So if you are someone who speaks a second language, let me know how you feel about translated works! Do you agree with some of the things here or do you feel differently? Do you have other reasons for wanting to read the original books? And to people who don’t read (a lot of) books that weren’t written in English, do you easily find translated works in your area?

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Ravings: TBR

So let’s talk TBR (To be read) books. Just for the sake of clarity I will split this up into two categories: the books that I physically own but have not yet read, and the books that I add to my Goodreads TBR shelf.

Physical TBR

This stack comprises about 50 books in my case. For some people this is a huge pile for others this is barely showing up on their radar. For me this is somewhere in between those two. Some of these books I received as presents, others I bought myself, very few are books for review. I have noticed that some people have what is called “TBR guilt”, which is basically the feeling that you shouldn’t have so many unread books on your shelf( there are even challenges and the like to help crush your TBR). And I have to say that this isn’t something I really struggle with. Yes, maybe it’s a little much, especially if you see me arriving home with yet more books this might be a little strange. But on the other hand I really enjoy picking a book from my personal library without having read it yet. It’s nice to have options, especially if you are a mood reader. I’m not someone who can just pick any book and go with it. I need to be feeling in the mood for a book before I pick it up. And that’s a lot easier if you have more than a couple of unread books on your shelf.. At first I thought this TBR-guilt was something I should have, something that should really be getting in the way of me buying even more books. Yet if I’m perfectly honest I notice that I really don’t care. It doesn’t bother me to see these books on my shelves, if anything it makes me want to read. And seeing as I love buying books, I don’t think that my TBR will go away anytime soon.

Goodreads TBR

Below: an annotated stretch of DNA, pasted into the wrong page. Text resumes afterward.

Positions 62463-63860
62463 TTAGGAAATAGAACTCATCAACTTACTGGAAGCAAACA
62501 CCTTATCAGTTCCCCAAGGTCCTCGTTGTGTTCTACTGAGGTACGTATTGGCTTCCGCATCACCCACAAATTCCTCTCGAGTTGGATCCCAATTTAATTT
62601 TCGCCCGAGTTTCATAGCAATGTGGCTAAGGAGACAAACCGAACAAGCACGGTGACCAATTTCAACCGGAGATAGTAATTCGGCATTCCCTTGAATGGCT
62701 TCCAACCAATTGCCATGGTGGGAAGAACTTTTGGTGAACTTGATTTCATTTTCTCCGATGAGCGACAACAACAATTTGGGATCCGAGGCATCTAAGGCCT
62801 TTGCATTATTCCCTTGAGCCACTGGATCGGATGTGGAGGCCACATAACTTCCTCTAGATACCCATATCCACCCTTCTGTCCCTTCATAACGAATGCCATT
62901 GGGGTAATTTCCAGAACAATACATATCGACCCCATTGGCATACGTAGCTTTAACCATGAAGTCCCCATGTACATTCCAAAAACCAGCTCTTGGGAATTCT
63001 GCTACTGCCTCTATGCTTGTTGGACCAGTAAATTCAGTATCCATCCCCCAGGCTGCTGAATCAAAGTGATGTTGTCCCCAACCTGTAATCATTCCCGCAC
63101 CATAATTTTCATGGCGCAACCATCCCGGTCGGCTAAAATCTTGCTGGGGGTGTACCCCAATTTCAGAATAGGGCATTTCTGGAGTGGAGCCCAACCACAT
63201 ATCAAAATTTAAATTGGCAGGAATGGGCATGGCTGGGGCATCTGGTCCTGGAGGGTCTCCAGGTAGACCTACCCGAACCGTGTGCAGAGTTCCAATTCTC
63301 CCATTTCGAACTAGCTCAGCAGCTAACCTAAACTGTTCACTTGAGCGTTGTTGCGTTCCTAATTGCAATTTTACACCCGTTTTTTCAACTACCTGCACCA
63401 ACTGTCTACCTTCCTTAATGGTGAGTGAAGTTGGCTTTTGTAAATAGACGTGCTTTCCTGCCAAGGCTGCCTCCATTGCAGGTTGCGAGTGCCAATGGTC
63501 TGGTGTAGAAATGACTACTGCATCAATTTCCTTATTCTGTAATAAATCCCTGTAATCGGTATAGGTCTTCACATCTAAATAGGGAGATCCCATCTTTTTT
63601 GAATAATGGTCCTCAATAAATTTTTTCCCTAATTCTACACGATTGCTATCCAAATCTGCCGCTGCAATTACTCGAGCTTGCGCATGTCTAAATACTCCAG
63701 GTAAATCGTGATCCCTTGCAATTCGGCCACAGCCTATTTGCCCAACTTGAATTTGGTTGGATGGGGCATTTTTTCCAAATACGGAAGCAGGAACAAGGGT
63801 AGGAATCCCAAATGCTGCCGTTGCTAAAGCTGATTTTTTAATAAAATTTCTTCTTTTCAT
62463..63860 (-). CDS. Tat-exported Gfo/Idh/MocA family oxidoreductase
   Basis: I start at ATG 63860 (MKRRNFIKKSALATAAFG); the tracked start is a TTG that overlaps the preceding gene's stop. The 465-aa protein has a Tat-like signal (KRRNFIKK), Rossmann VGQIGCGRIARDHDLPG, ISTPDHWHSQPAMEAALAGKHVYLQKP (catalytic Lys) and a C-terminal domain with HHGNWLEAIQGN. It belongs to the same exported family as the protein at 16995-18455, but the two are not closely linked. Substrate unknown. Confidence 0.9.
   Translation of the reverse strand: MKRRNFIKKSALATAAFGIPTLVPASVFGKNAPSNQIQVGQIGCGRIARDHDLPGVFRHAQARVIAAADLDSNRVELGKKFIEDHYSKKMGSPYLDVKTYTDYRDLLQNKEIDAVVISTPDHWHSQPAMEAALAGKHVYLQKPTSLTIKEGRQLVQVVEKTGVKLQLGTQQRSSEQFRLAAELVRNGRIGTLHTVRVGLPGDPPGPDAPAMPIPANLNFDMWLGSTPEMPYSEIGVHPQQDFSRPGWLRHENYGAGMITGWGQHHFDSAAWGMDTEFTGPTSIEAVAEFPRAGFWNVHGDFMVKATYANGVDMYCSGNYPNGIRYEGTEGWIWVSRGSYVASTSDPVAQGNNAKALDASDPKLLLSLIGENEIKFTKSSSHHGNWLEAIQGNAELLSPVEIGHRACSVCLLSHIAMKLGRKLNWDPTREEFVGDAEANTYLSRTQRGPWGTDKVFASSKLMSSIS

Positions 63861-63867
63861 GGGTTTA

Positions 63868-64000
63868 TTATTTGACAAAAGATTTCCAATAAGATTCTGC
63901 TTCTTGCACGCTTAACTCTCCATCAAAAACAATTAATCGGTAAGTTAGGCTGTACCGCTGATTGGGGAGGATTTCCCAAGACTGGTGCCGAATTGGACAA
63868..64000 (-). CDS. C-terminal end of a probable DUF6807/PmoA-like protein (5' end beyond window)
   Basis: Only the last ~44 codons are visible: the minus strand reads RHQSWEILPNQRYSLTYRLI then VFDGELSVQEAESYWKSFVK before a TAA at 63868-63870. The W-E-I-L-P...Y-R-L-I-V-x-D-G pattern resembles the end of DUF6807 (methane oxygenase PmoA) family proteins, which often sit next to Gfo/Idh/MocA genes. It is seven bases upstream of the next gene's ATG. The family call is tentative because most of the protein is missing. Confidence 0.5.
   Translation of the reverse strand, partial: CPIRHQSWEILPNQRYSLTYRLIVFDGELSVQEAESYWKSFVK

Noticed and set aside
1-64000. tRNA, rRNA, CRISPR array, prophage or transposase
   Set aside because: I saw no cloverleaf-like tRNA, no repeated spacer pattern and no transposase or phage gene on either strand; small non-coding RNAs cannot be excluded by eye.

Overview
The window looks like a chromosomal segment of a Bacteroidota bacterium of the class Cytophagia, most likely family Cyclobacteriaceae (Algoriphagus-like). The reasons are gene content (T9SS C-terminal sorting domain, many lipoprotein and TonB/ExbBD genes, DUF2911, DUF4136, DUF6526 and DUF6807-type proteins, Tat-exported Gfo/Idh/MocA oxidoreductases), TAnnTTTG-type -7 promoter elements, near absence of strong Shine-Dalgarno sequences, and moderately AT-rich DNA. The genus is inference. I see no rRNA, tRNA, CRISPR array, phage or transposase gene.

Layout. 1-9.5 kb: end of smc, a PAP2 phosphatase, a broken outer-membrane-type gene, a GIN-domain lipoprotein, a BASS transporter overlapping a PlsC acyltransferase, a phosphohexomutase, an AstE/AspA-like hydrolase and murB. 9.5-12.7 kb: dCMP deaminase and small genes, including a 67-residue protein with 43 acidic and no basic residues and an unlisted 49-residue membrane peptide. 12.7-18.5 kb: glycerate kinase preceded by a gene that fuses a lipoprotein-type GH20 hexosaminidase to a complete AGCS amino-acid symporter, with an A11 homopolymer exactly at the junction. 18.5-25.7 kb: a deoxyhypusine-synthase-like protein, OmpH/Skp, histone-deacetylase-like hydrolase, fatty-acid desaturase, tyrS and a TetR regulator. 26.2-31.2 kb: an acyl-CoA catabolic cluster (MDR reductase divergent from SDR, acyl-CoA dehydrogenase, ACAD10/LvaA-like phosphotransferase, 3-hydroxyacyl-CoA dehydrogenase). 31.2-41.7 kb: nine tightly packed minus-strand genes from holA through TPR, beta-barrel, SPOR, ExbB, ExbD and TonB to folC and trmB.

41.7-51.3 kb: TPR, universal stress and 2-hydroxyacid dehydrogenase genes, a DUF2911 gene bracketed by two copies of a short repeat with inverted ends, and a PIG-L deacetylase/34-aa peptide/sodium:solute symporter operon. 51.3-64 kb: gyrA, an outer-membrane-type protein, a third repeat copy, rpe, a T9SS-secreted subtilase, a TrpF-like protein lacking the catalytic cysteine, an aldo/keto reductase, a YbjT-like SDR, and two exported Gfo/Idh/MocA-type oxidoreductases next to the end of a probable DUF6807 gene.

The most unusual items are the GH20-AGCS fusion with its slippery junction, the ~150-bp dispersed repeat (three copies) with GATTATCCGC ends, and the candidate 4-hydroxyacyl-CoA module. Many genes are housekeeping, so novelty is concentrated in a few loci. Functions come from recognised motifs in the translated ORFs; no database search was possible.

This shelf is positively overflowing as it contains 1563 books at this very moment. Though this might seem like a lot, know that it used to be even more bountiful in the unread-books department. Recently I did the first wave of purging this shelf by removing all books that were not the first in a series that I have yet to start. This actually cut my TBR down by a good 200 books. I made the decision to do this because I don’t always end up reading the next book in the series and then it will accidentally stay on my TBR forever, because I never really end up cleaning off that shelf ( or coming close to emptying it).

There might be a second wave of this purge coming in the future, though I’m not really sure if I’m going to go through with it yet. This clean-up action would be centered around really finding out what it on my TBR-shelf and looking if I still feel like reading these books. Because I’m pretty impulsive when it comes to adding books to that shelf, as you could have guessed from the amount of books on there, there must definitely be more than a few books on there that I don’t actually want to read. maybe I just added them because I heard good things about it, maybe because it just looked really pretty. In any case, my adding to this shelf is out of control. The ratio of read books to unread books on my Goodreads account is so out of balance it’s a pretty comical sight. This second purge might bring those numbers closer to something that could pass for a weak semblance of balance (because I know they’ll never be in actual equilibrium). But on the other hand,I really love going into books blind, especially lateley I’ve just started picking up books without having even heard more than a whisper about the plot. And it’s been very enjoyable so far. Has it always been succesfull: no, but at least now I can be surprised by the story. And I’m afraid that going through all of the synopses to these books might not only be a really lengthy proces, but also spoil the fun of me going in blind. Because I’m sure that if I read the synopsis of books that sound really good I will want to buy them and hence cannot go in blind anymore.